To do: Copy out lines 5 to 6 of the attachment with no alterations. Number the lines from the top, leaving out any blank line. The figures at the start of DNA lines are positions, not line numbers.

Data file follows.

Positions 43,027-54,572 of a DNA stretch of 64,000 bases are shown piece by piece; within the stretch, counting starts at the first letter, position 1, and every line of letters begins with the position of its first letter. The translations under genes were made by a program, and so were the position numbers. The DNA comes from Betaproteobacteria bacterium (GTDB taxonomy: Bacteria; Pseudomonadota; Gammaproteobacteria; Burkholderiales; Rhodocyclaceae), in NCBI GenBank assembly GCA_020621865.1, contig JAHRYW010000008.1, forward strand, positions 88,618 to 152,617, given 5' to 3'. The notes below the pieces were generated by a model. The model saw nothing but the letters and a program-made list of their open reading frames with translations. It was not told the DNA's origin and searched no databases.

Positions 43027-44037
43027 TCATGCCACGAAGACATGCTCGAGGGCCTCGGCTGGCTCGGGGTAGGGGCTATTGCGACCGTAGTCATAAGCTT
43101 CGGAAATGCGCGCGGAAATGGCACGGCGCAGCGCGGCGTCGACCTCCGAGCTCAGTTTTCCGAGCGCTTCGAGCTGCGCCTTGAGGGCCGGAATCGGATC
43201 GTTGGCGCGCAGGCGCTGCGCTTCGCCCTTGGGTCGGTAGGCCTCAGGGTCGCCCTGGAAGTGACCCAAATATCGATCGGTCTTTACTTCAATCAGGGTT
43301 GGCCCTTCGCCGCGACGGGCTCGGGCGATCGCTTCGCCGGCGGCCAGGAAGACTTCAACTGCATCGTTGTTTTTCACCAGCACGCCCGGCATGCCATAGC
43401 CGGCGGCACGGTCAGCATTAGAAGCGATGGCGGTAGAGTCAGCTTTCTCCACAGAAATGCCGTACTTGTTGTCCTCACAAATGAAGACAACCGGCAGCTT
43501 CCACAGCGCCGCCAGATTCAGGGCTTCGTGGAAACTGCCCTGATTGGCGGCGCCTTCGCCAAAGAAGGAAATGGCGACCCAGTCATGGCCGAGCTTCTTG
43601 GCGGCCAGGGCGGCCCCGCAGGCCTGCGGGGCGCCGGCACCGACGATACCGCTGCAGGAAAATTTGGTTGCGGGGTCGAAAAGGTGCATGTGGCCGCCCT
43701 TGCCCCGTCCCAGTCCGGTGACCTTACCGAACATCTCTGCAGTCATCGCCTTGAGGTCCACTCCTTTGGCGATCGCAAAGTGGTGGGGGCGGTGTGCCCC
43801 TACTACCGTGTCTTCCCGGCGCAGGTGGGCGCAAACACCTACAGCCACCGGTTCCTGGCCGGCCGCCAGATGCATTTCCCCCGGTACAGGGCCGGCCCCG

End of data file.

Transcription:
43201 GTTGGCGCGCAGGCGCTGCGCTTCGCCCTTGGGTCGGTAGGCCTCAGGGTCGCCCTGGAAGTGACCCAAATATCGATCGGTCTTTACTTCAATCAGGGTT
43301 GGCCCTTCGCCGCGACGGGCTCGGGCGATCGCTTCGCCGGCGGCCAGGAAGACTTCAACTGCATCGTTGTTTTTCACCAGCACGCCCGGCATGCCATAGC